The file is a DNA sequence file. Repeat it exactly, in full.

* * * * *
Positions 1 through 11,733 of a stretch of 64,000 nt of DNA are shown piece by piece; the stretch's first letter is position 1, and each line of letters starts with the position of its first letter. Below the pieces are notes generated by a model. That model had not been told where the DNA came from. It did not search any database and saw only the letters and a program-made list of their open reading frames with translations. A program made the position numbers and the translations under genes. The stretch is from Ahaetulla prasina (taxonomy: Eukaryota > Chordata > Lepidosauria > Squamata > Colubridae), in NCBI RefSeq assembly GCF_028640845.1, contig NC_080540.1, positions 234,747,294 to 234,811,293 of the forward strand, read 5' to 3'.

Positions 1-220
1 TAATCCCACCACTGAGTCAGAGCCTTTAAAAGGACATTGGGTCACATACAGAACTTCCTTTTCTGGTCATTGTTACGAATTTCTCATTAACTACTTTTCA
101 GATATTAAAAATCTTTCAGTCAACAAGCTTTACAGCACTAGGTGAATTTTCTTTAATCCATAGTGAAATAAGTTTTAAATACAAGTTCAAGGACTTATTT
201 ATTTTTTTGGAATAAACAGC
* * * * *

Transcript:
Positions 1 through 11,733 of a stretch of 64,000 nt of DNA are shown piece by piece; the stretch's first letter is position 1, and each line of letters starts with the position of its first letter. Below the pieces are notes generated by a model. That model had not been told where the DNA came from. It did not search any database and saw only the letters and a program-made list of their open reading frames with translations. A program made the position numbers and the translations under genes. The stretch is from Ahaetulla prasina (taxonomy: Eukaryota > Chordata > Lepidosauria > Squamata > Colubridae), in NCBI RefSeq assembly GCF_028640845.1, contig NC_080540.1, positions 234,747,294 to 234,811,293 of the forward strand, read 5' to 3'.

Positions 1-220
1 TAATCCCACCACTGAGTCAGAGCCTTTAAAAGGACATTGGGTCACATACAGAACTTCCTTTTCTGGTCATTGTTACGAATTTCTCATTAACTACTTTTCA
101 GATATTAAAAATCTTTCAGTCAACAAGCTTTACAGCACTAGGTGAATTTTCTTTAATCCATAGTGAAATAAGTTTTAAATACAAGTTCAAGGACTTATTT
201 ATTTTTTTGGAATAAACAGC